over the number of angels that can dance on the head of 
a pin— has become a real issue. 

The small-is-beautiful believers, as exemplified by 
the Lovins article, commence their campaign with a cri- 
tique of our existing energy technology, especially our 
nationwide grid of electrical power. The deficiencies of 
this system are obvious enough. Electricity is created in- 
huge central plants by boiling water to run generators. 
Whether the heat that boils the water is furnished by 
oil, coal, gas, nuclear energy or even by solar energy, a 
great deal of energy is wasted in the process, and even 
more is lost in transmission over long lines. By the time 
the electricity arrives in our home or factory and is put 
to use, about two -thirds of the original energy has been 
dissipated. In addition, the existence of what Lovins 
calls "the infrastructure" of the power industry itself — 
tens of thousands of workers occupying enormous office 
complexes— costs the system more energy and costs the 
consumer more money. 

Technological efficiency, however, is not a standard 
by which the small-is-beautiful advocates are willing 
to abide. Lovins makes this clear when he states that 
even if nuclear power were clean, safe and economic, 
"it would still be unattractive because of the political 
implications of the kind of energy economy it would 
lock us into." As for making electricity from huge solar 
collectors in the desert, or from temperature differ-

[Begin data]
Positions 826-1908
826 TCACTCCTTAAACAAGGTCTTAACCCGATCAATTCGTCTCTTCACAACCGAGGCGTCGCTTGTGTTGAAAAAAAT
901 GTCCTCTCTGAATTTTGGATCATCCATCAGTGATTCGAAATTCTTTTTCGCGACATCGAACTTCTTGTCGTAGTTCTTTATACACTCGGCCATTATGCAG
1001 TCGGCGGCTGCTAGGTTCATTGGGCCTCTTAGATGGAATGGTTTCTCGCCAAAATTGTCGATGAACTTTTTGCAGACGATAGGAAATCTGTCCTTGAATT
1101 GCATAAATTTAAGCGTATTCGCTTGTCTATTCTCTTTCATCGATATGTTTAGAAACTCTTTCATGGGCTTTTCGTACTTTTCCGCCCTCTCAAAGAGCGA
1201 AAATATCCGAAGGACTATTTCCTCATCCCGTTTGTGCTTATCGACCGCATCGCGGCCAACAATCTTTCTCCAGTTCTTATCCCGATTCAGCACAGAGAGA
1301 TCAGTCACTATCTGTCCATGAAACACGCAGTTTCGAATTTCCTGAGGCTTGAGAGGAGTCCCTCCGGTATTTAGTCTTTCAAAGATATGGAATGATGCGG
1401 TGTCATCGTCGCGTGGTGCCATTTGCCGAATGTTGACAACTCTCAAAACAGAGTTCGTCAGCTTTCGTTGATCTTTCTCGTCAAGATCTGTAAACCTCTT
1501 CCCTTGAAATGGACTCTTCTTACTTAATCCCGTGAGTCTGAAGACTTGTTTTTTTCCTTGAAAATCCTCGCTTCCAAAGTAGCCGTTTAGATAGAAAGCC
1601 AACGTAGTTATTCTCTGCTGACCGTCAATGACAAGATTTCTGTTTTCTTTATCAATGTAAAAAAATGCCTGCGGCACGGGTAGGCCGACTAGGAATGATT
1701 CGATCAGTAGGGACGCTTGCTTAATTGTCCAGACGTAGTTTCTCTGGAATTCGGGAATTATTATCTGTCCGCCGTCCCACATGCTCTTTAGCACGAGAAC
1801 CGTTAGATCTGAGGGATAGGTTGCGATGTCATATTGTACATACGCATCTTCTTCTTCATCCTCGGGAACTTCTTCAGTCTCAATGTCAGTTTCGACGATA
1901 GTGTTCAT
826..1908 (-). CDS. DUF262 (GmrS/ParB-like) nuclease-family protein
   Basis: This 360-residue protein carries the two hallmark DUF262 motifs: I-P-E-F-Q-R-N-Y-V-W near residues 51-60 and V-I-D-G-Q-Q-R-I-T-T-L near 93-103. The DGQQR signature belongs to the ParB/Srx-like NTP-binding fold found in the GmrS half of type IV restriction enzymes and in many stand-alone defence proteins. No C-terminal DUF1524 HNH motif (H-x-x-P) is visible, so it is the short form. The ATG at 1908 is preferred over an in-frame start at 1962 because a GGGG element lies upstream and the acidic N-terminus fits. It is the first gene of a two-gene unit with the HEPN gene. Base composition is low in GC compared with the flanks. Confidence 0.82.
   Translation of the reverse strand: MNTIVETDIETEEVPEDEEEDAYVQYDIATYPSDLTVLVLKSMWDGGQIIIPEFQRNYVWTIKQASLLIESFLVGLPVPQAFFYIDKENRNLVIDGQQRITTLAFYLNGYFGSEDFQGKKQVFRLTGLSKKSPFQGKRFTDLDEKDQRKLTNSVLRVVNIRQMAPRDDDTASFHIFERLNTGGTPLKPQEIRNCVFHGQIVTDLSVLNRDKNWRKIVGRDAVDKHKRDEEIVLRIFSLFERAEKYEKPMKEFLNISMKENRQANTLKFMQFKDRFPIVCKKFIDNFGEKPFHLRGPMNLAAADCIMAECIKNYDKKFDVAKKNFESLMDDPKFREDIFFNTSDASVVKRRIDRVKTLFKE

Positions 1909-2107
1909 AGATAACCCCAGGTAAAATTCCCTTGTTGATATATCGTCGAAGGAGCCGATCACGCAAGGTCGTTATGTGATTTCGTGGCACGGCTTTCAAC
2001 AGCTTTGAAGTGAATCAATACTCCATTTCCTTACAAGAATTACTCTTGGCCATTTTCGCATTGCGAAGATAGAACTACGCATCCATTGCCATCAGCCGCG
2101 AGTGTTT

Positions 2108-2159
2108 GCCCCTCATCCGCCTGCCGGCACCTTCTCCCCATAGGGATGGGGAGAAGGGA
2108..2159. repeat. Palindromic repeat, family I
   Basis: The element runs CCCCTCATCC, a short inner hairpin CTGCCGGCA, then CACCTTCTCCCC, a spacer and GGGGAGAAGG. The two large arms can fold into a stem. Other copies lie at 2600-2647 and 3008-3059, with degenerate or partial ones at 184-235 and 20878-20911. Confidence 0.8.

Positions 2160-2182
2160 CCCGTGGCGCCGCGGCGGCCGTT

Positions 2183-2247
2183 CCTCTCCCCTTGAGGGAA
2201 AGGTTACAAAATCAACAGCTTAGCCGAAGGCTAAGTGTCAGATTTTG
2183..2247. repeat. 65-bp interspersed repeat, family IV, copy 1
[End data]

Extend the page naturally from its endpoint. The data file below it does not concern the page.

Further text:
ences in the oceans, or from solar energy collected by 
satellites in outer space— these also will not do, "for 
they are ingenious high-technology ways to supply en- 
ergy in a form and at a scale inappropriate to most end- 
use needs." Finally, he admits straight out that the 
most important questions of energy strategy "are not 



mainly technical or economic but rather social and 
ethical." 

So the technological issue is found to be a diversion, 
not at all the heart of the matter. The political conse- 
quences of bigness, it would appear, are what we have 
to fear. A centralized energy system, Lovins tells us, is 
"less compatible with social diversity and personal 
freedom of choice" than the small, more pluralistic, ap- 
proach he favors. 

But diversity and freedom, at least in the United 
States, are protected and encouraged by strong institu- 
tions. Exploitation thrives in small towns and in small 
businesses. Big government and big labor unions, for all 
their faults, are the means by which we achieve the 
freedoms we hold so dear. 

When big organizations challenge our well-being, as 
indeed they do— monopolistic corporations, corrupt la- 
bor unions— our protection comes, not from petty in- 
surrections, but from the biggest of all organizations, 
the federal government. And when big government it- 
self is at fault, the remedy can only be shake-ups and 
more sensible procedures, not elimination of that 
bureaucracy which is a crucial element of our democra- 
cy. 

The next argument that Schumacher and Lovins pre- 
sent is the social one. Even if large organizations 
"work" technically and politically, it is claimed, they do 
not work socially. Only in small social groups, ap- 
parently, is it possible for people to "matter." Schu- 
macher and Lovins would not appear to have read such 
books as "Winesburg, Ohio," "Spoon River Anthology," 
and "Main Street," with their picture of the American 
small town as a petty, cramped and spiteful community. 
Cities and small towns will always have their defen- 
ders, but the constantly discussed question about 
whether it is "better" to live in the city, the country or 
the suburbs is a matter of taste which cannot be settled 



by self-appointed intellectual mandarins. 

Perhaps what lies at the heart of the new worship of 
smallness is an increasing revulsion against the ugliness 
of much of industrial America. Dams, highways and 
electric transmission lines, once the symbol of a some- 
what naive commercial boosterism, are now depicted as 
vulgar. But this association of bigness with lack of taste